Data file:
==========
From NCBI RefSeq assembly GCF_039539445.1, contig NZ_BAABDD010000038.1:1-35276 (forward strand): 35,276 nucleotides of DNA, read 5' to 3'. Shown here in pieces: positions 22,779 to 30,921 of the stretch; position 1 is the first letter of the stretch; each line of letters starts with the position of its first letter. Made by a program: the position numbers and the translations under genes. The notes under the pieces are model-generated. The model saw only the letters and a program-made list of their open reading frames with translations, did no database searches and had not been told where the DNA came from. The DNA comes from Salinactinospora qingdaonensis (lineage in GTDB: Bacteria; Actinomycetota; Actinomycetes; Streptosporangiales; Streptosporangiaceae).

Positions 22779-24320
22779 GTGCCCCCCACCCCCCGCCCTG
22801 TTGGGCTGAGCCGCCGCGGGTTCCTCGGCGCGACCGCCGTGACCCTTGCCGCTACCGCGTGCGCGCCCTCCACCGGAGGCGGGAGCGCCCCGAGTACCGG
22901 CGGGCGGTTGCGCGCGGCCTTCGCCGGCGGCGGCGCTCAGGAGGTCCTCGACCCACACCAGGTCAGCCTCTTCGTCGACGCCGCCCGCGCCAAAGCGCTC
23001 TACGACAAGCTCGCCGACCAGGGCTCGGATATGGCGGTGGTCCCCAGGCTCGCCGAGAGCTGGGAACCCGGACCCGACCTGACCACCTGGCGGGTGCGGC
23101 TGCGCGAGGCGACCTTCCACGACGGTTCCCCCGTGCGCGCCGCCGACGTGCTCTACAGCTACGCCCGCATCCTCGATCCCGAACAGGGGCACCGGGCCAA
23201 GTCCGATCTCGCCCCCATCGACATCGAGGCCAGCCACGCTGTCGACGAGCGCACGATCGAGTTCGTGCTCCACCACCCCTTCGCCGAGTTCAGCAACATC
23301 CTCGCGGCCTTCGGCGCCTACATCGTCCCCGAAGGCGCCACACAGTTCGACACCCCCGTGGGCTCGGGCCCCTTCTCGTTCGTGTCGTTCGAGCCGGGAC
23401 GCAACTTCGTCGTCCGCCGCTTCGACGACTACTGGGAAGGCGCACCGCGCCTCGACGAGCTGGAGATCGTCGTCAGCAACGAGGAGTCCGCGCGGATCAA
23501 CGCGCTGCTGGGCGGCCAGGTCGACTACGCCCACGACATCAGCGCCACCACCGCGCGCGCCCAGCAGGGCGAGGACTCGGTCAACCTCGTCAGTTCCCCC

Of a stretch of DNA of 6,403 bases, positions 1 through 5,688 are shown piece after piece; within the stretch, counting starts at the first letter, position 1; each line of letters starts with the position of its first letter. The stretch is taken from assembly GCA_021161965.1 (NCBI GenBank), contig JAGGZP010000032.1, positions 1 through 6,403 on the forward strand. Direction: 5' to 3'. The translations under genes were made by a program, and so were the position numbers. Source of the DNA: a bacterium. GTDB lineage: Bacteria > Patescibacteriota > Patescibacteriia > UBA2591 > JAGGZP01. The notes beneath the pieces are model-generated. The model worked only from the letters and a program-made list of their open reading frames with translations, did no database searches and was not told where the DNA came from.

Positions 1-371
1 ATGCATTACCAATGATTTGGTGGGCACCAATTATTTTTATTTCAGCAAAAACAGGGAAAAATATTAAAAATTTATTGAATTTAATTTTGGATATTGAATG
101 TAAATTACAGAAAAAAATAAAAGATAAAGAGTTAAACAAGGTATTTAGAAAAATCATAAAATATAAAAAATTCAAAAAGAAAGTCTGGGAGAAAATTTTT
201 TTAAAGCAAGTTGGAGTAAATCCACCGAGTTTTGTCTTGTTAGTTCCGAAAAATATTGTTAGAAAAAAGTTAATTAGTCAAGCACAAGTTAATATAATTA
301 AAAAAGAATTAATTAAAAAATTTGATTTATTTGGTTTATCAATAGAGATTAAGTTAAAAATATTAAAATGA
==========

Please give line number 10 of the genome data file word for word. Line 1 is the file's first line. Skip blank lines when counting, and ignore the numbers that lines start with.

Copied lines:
23401 GCAACTTCGTCGTCCGCCGCTTCGACGACTACTGGGAAGGCGCACCGCGCCTCGACGAGCTGGAGATCGTCGTCAGCAACGAGGAGTCCGCGCGGATCAA